Saturday, April 2, 2011

Modern Day Negrophobia

As I sit in the Atlanta airport, once of the most diverse places in the world at any given time, I can’t help but wonder what those who sit around me think about me. If anything at all. What stereotypes do I meet? What stereotypes do I defy? Do I even meet any stereotypes? The thoughts that go through a minority in a majority world. I wish I could say that my fears were unjustified, but recent experiences have taught me otherwise. One of my good friends, who shall remain nameless, experienced what I would call a modern-day form of Negrophobia. For those who don’t know what Negrophobia is: it’s the fear of the figure of a Black person and the Black culture as a whole. Regardless of what type of person I am, someone who has Negrophobia will fear me before I even open my mouth or get a chance to defend myself. People latch onto the stereotypes that are perpetuated by the media and just plain ignorance.

One thing that seems to strike fear into the heart of white, middle class parents, are the words: “Mom…Dad…I’m dating a Black guy”. A lot of parents automatically assume the worse, that their daughter is dating one of the guys that they see on the nightly news, or in rap videos, or roaming the streets with their pants down below their ankles. The list goes on and on. Clearly, this is not the case with a fairly large group of Black men, but due to these standing stereotypes, people go with what they hear and no necessarily what they know. Negrophobia. In it’s most modern form. So Black men who don’t fit that stereotype are forced to fight an uphill battle.

One of my good friends asked me one day if I blame those Black guys who help promote the stereotypes and truth be told, I do lay some of the blame on them. I often find myself thinking, “if we didn’t *insert negative Black stereotype here*, then we wouldn’t have nearly as many racial problems as we do”. But the acts of a select few should not condemn the entire group. Just because the guy over there carjacked someone and he looks like me, doesn’t mean that I am going to do the same thing. In today’s society, one that we like to label as progressive, people are still narrow-minded enough to stereotype almost everyone they meet. And to think I used to assume that Negrophobia was an outdated term.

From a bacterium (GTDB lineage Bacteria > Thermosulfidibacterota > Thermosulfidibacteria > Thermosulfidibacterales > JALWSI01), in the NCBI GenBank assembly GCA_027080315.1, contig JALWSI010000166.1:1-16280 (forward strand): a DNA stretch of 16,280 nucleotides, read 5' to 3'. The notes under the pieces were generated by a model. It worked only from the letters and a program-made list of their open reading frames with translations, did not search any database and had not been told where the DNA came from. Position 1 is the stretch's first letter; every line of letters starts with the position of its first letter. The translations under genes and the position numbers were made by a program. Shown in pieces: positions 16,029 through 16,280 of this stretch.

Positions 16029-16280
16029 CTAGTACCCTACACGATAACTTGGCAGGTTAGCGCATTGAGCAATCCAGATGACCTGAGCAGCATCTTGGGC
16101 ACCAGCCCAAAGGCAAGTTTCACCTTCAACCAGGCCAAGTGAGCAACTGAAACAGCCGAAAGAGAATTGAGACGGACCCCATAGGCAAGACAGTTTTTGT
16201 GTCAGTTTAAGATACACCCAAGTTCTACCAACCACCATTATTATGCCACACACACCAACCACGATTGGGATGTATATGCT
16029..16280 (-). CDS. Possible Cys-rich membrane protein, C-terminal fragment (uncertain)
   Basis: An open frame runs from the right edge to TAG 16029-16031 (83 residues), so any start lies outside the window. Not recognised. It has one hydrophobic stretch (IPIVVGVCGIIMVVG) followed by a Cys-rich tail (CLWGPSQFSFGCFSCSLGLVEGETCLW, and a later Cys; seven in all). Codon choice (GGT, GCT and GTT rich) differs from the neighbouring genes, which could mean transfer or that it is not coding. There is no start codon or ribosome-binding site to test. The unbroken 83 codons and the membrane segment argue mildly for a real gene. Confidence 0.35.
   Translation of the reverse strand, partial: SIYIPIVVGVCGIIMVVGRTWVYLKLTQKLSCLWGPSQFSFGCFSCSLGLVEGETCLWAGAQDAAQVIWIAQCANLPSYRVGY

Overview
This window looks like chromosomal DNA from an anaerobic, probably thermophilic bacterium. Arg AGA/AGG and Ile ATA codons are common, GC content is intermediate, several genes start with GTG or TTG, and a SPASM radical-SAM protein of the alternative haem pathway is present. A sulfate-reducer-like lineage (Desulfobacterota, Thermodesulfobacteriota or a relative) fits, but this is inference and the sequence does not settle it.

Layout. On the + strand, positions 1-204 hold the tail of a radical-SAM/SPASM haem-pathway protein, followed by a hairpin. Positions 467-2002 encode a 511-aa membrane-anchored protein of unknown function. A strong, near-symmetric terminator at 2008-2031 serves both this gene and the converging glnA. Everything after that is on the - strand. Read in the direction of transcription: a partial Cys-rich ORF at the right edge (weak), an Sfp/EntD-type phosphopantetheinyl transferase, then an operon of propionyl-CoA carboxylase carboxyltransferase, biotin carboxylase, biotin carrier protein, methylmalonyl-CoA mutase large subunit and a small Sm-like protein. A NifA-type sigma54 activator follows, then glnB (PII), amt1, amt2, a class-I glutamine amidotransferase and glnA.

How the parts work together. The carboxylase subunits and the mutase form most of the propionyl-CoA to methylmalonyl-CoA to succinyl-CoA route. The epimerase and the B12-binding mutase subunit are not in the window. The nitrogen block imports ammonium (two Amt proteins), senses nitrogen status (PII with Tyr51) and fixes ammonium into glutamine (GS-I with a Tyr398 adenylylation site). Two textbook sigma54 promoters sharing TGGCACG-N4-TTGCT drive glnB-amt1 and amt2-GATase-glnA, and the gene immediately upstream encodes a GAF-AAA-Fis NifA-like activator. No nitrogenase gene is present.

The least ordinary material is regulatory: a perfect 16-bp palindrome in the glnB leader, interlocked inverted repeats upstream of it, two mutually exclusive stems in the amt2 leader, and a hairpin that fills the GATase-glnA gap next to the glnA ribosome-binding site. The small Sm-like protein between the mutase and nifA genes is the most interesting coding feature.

1. Throughout this semester, I have also realized that negrophobia is not an outdated term. It is easy for people to target those who are overtly racist. However, because we live in a racist society, we are all guilty of being racist. Therefore, negrophobia persists in the modern world. The bigger issue is how do we combat these implicit attitudes towards black people, especially when they are so deeply engrained in our culture? Is education enough, and across how many generations would it take to reverse a racist society?

  2. A really interesting post. I too thought that Negrophobia was an outdated concept, but that's far from the truth. While blatant Negrophobia might not be as prevalent, some people do still react very strongly and oddly to blacks. I don't understand these reactions...but then again, it is an irrational response I suppose.

    I have a quick question, and I don't mean to be nit picky..I'm just curious: why did you choose to capitalize "black" throughout your post?

  3. Jarrett,

    You hit on one of the most blatant manifestations of negrophobia in our society -- the stigmatization and criminalization of the young, black male. I was thinking recently about the outcry by groups of middle age white women in the 90s against the perils of rap music. The subtext of this discourse is very much in line with what you are talking about -- sure, some of what rappers were saying was offensive. But I think a lot of it could be understood as a way in which negrophobia expressed itself against a group of people which our society has very, very low expectations for.

  4. Well the thing about marginalized groups such as Blacks. Every negative thing or person that takes place or exists in our community is magnified and attributed to our entire race. While some blame can be placed on those who uphold that stereotype, we cant expect the black race to be perfect just as no other race is. But its harder on black men like yourself because those negative characteristics are labeled to you as well . I place the majority of the blame on society because it causes an ongoing cycle because of society's perception on the black community and how black men are constantly taking a hit in the media etc.

  5. I definitely think that Negrophobia is a modern day phenomenon. Especially in the lives of black men like you. There is also this hesitancy among other groups. Even like we talked about in class, a black woman and a white woman will be afraid of a black male in most situations. I can't say that I am not guilty of it. But I do say that society is to blame and the stereotype is always in the media. Sad, but true.

  6. I agree with you Phylicia and Jarrett I think you hit the nail on the head as far as the whole "we have not moved pass Negrophobia" argument. The interesting fact is that black people are automatically all thrown into the same negative categories. My question is, why is it that the same thing is not done for the majority race in each America, the white race? A recent study identified white females to be the most avid shop-lifters. So, why is it that all of the department store workers have not started to follow them around and shifted their attention away from the black race for a while?...Beats me


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